If the possibility of a peaceful political transition seemed distant in Haiti, that dream now seems even more impossible, after armed commandos brazenly stormed Petionville -- one of the wealthier areas of Haiti -- and targeted foreign and local businesses in the area.
IHS reported that the "Marriot hotel, Telecom providers Natcom and Digicel, vehicle retailers Behrmann Motors and Automeca, and Haitian banking group Sogebank" had been targeted, causing great fear that the few businesses still operating in Haiti could be driven out of the country.
Some residents of Petionville describe the attacks as a direct affront on the country's political stability, and warned that further attacks could have repercussions leading all the way to the presidential palace, where Jocelerme Privert has been in power for two weeks beyond what his mandate dictated.
Jean Henry Céant, presidential candidate for Renmen Ayiti, has argued that it is unconstitutional to "confirm or extend the mandate of President Privert, who cannot be a candidate to succeed himself, since he has already served a term [under the Constitution.]"
|Thorn on globalist plans? Haitilibre|
Mr. Céant, perhaps for his criticism, was the apparent target of an ambush, saved by the grace of not being in his vehicle on the day during which it was fired upon by armed assailants.
Given the level of social strife in Haiti, and combined with the fact that the military was disbanded after the fall of the Duvalier dictatorship, the acquisition of high-grade military weapons and ammunition is a difficult task, exacerbated even more so by the level of poverty rampant in the Western Hemisphere's poorest nation.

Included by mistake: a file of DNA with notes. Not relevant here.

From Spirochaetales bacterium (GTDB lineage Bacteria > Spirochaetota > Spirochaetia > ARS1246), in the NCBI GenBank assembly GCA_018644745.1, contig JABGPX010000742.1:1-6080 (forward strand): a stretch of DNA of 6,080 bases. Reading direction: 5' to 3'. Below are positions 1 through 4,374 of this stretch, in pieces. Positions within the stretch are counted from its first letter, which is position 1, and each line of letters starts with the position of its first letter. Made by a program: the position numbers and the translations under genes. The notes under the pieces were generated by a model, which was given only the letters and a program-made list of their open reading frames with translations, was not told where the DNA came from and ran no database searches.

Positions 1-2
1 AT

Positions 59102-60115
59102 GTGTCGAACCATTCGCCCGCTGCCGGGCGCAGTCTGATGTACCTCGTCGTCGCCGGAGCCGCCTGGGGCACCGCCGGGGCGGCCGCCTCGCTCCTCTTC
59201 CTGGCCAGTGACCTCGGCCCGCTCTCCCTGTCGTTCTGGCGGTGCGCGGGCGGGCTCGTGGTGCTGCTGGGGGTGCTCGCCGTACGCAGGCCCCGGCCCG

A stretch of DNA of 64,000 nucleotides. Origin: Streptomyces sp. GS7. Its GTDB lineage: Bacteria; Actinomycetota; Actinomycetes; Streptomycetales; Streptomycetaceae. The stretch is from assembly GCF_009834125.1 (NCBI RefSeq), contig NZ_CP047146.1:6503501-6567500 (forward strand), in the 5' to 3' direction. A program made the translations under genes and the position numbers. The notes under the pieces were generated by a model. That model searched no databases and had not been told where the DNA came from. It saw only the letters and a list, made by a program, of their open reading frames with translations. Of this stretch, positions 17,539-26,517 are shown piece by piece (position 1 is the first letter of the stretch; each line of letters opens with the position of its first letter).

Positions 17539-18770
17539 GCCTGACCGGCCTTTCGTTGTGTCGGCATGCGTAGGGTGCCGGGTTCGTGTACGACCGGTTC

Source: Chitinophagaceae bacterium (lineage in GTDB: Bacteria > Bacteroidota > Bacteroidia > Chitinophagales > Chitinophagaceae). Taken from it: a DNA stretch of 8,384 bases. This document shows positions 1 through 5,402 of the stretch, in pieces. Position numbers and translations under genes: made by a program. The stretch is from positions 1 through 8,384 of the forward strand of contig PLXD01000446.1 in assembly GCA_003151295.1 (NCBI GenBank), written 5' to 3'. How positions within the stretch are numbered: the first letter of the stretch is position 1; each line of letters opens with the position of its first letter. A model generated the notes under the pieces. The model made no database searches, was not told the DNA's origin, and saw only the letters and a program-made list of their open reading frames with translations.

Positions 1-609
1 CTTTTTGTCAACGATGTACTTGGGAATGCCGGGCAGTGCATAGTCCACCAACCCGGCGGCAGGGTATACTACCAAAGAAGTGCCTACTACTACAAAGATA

Individuals using automatic weapons and expending ammunition without apparent financial motive can only have one purpose: intimidating businesses and politicians, with the goal of implementing an agenda.
According to politicians in the Dominican Republic, which shares a border with Haiti, Guy Philippe's hands can be seen in the political instability gripping Haiti.
Mr. Philippe, a US-backed warlord who led an invasion army into Haiti from the Dominican Republic to overthrow the democratically-elected government of Jean-Bertrand Aristide, is back out of the shadows, ready to serve globalist interests as Hillary Clinton's presidency increasingly becomes a greater certainty.
Eventually, the commandos behind these brazen assaults will succeed in wounding or killing a presidential candidate or a prominent businessmen, sparking either an exodus or more chaos on the streets. Over a decade into a United Nations stabilization mission, and stability remains nothing more than wishful thinking.